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Feb 27, 2013

how to say "to wash the dishes" in Hebrew

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לִשְׁטוֹף כֵּלִים

Those who study the דַּף יוֹמִי- the daily page (of Talmud) - probably came across the word לְהִשְׁתַּטֵּף today (they also know that the Talmud has very little to do with brainwash). In the Talmudic context, that word means to rinse oneself. It's a word that is no longer used in spoken Hebrew.

When pronounced by your average Israeli, להשתטף sounds just like the word for to participate - לְהִשְׁתַּתֵּף, a word that can be found of the lips of every Israeli schoolchild and teacher. To tell the difference between these two reflexive-intensive הִתְפַּעֵל verbs, look at their roots:

להשתטף - the root is שׁ.ט.פ meaning rinsing
להשתתף - the root is שׁ.ת.פ meaning partnership

While להשתטף no longer gets spoken, its root, שׁ.ט.פ, is alive and well, most commonly in the active-simple פָּעַל verb, לִשְׁטוֹף- to rinse.

Everyday expressions include:

לִשְׁטוֹף כֵּלִים - to rinse/wash (the) dishes, שְׁטִיפַת כֵּלִים - (the act of) rinsing/washing (the) dishes


שְׁטִיפַת מֹחַ - brainwash

Another expression that also means to rinse (the) dishes is לְהַדִּיחַ כֵּלִים

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Feb 26, 2013

how to say "golden" and "silvery" in Hebrew

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מֻזְהָב, מֻכְסָף

If you know some Hebrew, you're probably familiar with the words for gold and silver - זָהָבand כֶּסֶף, respectively. (כסף is also the standard word for money.)

But you may not know what to call something made of gold or made of silver. These are מֻזְהָבand מֻכְסָף, respectively, when referring to a masculine object; and מֻזְהֶבֶתand מֻכְסֶפֶת, respectively, in the feminine.

For example, a silver-plated goblet is a גָּבִיעַ מֻכְסָף.

מִי שֶׁמְּסַיֵּם קוּרְס "אוּלְפָּן לָעִנְיָין" בְּהַצְלָחָה, מְקַבֵּל תְּעוּדָה עִם חוֹתֶמֶת מֻכְסֶפֶת אוֹ מֻזְהֶבֶת.
Whoever completes a course with (of) Ulpan La-Inyan successfully receives a certificate with a silvery or golden seal.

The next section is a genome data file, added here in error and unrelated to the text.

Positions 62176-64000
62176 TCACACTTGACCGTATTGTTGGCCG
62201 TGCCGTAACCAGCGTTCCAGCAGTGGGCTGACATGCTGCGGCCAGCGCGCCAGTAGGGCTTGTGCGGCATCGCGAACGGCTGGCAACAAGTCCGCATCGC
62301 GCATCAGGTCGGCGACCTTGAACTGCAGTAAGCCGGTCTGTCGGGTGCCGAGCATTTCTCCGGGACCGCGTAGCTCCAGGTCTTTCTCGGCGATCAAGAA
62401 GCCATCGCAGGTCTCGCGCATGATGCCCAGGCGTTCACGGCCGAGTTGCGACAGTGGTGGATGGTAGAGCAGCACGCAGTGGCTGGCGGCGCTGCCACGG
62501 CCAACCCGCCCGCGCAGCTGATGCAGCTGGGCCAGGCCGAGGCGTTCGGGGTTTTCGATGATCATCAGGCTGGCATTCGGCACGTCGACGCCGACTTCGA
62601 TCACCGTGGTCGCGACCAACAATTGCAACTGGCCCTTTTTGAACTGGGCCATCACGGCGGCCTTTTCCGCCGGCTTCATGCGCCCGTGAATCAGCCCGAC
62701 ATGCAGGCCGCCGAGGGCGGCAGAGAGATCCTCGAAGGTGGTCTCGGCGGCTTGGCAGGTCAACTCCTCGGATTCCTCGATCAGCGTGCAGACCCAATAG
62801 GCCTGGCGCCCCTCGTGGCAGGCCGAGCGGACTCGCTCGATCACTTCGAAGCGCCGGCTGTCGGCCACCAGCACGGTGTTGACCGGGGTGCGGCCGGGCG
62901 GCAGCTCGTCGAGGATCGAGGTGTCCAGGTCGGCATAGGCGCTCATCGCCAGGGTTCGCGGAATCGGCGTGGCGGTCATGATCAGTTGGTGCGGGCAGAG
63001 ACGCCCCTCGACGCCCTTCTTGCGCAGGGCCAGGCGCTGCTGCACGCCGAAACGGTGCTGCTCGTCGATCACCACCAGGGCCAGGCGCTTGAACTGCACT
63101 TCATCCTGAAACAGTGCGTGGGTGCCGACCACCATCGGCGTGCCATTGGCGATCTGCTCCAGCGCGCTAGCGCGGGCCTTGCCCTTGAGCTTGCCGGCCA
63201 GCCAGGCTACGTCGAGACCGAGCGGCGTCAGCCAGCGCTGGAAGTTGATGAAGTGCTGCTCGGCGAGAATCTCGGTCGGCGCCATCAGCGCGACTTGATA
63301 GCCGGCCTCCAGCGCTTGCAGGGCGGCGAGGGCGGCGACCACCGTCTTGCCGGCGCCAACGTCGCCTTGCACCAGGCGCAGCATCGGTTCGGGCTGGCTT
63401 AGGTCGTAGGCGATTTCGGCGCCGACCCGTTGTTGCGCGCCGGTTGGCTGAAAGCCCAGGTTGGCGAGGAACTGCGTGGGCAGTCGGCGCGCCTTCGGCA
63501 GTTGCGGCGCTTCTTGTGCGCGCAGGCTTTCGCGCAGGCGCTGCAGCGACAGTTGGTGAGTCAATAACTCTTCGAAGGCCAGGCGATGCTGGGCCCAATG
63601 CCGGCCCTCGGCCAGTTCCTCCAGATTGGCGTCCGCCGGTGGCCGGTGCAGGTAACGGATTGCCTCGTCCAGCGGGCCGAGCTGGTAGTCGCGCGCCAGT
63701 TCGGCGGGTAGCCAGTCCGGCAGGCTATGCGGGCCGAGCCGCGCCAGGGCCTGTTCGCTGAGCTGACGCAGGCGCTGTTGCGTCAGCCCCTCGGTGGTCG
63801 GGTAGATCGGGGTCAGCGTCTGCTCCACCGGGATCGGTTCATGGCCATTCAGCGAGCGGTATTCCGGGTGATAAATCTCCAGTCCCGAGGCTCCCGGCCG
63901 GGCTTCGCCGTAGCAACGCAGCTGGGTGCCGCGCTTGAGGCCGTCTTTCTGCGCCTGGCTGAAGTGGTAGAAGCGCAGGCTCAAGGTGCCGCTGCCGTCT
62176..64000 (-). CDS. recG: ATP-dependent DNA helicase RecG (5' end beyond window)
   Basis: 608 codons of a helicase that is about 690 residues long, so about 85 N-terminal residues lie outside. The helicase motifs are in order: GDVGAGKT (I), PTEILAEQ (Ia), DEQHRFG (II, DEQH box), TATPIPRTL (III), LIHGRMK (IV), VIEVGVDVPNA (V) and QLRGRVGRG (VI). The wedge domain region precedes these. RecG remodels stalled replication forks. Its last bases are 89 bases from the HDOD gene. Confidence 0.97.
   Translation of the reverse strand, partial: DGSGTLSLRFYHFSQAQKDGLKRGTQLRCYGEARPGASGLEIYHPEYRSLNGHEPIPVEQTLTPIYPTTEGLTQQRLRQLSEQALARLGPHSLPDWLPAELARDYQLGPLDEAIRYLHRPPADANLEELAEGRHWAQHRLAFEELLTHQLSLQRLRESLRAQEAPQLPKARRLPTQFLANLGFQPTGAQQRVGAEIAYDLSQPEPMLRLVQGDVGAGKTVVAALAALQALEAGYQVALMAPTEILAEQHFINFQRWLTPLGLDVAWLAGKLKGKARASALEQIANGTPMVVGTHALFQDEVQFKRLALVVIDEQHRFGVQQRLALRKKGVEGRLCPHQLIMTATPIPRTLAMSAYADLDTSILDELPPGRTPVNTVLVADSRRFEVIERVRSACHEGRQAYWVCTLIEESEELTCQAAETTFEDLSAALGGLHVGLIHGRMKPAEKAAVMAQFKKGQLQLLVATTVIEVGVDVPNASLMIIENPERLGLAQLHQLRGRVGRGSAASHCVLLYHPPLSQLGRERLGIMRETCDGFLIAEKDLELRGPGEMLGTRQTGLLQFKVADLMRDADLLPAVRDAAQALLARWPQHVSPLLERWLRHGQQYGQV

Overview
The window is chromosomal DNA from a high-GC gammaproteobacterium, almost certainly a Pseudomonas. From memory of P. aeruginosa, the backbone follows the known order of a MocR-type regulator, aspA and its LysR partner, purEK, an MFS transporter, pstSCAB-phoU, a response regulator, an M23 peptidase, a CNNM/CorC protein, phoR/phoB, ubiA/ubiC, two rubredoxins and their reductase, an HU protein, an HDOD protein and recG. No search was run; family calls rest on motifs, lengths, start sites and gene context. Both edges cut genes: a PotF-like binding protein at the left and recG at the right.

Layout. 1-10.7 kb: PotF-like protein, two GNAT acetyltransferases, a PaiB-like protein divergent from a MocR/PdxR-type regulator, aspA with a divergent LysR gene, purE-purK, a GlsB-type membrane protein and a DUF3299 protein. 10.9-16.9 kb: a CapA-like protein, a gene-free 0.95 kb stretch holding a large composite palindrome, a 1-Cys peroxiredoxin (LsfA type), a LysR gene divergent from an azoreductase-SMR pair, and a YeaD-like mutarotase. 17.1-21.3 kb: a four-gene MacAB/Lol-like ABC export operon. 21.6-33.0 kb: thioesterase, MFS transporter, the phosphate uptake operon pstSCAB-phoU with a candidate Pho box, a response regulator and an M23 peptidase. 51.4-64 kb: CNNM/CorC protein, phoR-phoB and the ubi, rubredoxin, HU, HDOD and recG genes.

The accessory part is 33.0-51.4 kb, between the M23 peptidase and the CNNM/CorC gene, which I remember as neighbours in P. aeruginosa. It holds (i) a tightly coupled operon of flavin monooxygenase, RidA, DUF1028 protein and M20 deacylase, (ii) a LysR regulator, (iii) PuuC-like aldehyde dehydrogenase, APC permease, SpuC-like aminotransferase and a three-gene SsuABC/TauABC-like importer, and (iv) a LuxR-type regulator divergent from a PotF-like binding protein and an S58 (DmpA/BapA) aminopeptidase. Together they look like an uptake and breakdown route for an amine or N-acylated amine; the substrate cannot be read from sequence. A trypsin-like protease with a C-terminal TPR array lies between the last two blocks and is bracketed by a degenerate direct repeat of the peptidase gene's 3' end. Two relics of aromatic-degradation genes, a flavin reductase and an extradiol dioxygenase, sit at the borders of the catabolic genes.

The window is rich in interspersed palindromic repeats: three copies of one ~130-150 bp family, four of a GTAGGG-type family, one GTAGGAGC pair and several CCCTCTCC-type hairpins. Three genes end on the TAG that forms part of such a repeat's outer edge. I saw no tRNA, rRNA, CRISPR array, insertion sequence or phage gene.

Another way to say golden is מִזָּהָב from gold -, שֶׁל זָהָב - of gold - or simply connecting a noun to זהב. For example, עֵגֶל הַזָּהָבis the calf of gold... or the Golden Calf.

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Feb 22, 2013

how to say many things about Purim... in Hebrew

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I'm postponing the weekly video to Sunday, Purim day.

For now, here's a bunch of Purim terms that will enhance your Purim experience, wherever you are in the world.


שַׁבָּת שָׁלוֹם, סוֹף שָׁבוּעַ נָעִים לְכֻלָּם... וּפוּרִים שָׂמֵחַ!
Shabbat Shalom, a pleasant weekend to all... and happy Purim!

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Feb 20, 2013

how to say "mysterious" in Hebrew

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Yesterday, we saw the Hebrew root ס.ת.ר (s.t.r) in action, in the word for to conceal - לְהַסְתִּיר. We saw that the Talmud connects the root ס.ת.ר with the name of the biblical heroine of the Purim story, אֶסְתֵּר Esther.

Another application of ס.ת.ר is in the expression for hideout or place or refuge - מִסְתּוֹר.

מסתור also conveniently serves as the basis for the Hebrew word for mysterious - מִסְתּוֹרִי in the masculine and מִסְתּוֹרִית in the feminine.

For example:

הֵם נִכְנְסוּ לְיַעַר מִסְתּוֹרִי.
They entered a mysterious forest.

As for a mystery, the word is מִסְתּוֹרִין, or its synonym, תַּעֲלוּמָה.

Note that the root ס.ת.ר also bears the meaning contradiction. The word itself for contradiction is סְתִירָה.

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